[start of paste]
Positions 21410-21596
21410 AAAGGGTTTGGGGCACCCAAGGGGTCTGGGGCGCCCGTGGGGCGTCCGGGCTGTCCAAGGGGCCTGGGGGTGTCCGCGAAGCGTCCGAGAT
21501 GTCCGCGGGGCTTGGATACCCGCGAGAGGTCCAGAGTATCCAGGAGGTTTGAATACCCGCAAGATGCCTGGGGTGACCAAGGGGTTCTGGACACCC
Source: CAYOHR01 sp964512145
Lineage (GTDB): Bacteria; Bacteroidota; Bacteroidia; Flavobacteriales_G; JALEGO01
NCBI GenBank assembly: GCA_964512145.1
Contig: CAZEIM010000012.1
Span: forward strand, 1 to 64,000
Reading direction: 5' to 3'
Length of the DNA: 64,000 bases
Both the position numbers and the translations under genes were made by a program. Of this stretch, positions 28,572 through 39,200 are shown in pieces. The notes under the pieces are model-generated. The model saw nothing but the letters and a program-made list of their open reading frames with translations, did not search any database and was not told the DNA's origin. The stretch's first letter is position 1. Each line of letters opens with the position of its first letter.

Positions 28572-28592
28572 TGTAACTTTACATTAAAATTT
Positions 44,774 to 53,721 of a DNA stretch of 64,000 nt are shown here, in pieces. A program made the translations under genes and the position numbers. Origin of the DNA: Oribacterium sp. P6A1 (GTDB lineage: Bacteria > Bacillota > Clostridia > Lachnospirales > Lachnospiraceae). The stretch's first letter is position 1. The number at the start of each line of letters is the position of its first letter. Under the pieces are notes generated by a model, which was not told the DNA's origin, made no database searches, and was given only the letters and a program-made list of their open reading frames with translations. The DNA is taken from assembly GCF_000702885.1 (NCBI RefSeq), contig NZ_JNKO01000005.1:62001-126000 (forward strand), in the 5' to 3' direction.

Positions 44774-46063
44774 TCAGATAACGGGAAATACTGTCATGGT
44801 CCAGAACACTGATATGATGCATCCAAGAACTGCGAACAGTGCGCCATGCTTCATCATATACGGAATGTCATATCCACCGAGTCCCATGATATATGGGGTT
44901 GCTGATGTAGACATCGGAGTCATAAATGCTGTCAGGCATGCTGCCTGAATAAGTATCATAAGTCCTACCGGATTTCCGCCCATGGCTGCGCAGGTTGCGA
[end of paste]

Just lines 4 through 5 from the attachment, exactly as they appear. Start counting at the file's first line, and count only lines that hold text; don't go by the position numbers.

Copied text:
Source: CAYOHR01 sp964512145
Lineage (GTDB): Bacteria; Bacteroidota; Bacteroidia; Flavobacteriales_G; JALEGO01